Face-Off with Iran: Muslim and Non-Muslim Publics Take Sides
In the October issue of Public Opinion Pros, Al Richman took a comprehensive look at American attitudes toward Iran. In this month's POP, he continues his exploration of opinion regarding Iran and related issues with a comparison of views held by Muslim-majority, Muslim-minority, and non-Muslim publics in several regions of the world.
The Pew Research Center’s fifteen-country survey in March-May 2006 reveals sharp contrasts in how different foreign publics view the United States and U.S. foreign policies, Iran and its acquisition of nuclear weapons, and Islamic extremism. The Pew survey offers a rare simultaneous examination of views on these issues from several important groups of foreign publics (including Muslim-majority, Muslim-minority, and non-Muslim publics in several regions), as well as the U.S. public. In this article, we bring together and examine four sets of findings from the survey:
- The polarization of Muslim attitudes toward Iran and the United States, and the contrasting pro-U.S. tilt among most non-Muslim publics surveyed;
- Distinctions foreign publics make in their images of U.S. foreign policies and the American people, and the recent erosion of the U.S. image in Spain and Turkey;
- Muslim and non-Muslim opinion on Iran’s nuclear program and Islamic extremism; and
- The American public as an outlier among the fifteen publics surveyed by the Pew Center.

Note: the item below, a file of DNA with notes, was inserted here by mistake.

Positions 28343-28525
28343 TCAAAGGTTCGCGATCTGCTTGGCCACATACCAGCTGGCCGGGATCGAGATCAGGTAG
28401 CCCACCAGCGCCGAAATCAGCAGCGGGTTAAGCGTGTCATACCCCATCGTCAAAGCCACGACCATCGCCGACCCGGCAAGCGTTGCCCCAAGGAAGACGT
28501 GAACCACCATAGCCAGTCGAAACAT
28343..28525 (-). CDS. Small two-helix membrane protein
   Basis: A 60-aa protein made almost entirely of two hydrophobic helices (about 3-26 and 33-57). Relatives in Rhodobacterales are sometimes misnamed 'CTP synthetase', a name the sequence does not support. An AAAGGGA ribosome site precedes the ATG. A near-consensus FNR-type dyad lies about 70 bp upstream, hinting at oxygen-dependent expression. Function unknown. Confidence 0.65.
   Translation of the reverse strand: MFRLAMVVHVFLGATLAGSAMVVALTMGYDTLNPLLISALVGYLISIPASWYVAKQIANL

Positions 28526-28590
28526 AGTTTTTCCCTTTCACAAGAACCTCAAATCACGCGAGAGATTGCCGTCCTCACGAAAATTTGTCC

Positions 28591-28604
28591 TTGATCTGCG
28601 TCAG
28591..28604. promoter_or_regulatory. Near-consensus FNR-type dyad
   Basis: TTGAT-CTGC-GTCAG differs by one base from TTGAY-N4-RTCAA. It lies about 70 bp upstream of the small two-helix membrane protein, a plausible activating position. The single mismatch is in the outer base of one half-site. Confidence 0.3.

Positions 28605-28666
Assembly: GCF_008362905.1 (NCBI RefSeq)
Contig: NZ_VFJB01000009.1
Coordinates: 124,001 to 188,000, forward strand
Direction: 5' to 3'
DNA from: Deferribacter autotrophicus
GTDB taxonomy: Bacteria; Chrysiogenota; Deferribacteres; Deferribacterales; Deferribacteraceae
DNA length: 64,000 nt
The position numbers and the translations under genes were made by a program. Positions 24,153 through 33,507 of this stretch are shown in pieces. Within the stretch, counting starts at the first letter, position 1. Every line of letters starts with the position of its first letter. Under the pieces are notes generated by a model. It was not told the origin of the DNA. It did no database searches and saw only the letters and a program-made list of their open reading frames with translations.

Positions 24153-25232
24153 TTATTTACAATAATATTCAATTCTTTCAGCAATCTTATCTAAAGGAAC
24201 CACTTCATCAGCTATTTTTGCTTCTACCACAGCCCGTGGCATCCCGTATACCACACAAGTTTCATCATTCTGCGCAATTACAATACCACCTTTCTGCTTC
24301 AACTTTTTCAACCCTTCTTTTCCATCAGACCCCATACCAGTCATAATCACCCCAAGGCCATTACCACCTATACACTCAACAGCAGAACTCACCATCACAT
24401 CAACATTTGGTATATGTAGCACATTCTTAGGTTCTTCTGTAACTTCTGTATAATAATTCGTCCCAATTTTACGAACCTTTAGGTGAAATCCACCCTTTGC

Each of the five Muslim-majority and four Muslim-minority publics surveyed by Pew viewed Iran much more favorably than the United States, averaging about a 60 percent to 30 percent majority favorable toward Iran and about a 70 percent to 25 percent majority unfavorable toward the United States. As Figure 1a and 1b show, the contrast between Muslim views of Iran and the United States were sharpest in Indonesia and among the Muslim minorities in Britain and Spain, where majorities of two-thirds or more were positive toward Iran, and similar majorities were negative toward the United States.
The reverse was true to a lesser extent for most of the nine non-Muslim publics surveyed (excluding the United States) and shown in Figure 2.
Seven of these publics clearly viewed the United States more favorably than Iran, but only in Japan was there a majority positive toward the United States and a majority negative toward Iran. About four-fifths of the French and German publics had negative views of Iran, but three-fifths were negative also toward the United States. Spain and Russia showed hardly any difference in how positively the publics viewed the two countries. For the nine non-Muslim publics as a whole, about a two to one majority had an unfavorable opinion of Iran—a reverse of the two to one favorable views of Iran among the Muslim publics. On average, opinions of the United States were evenly divided among the nine non-Muslim publics.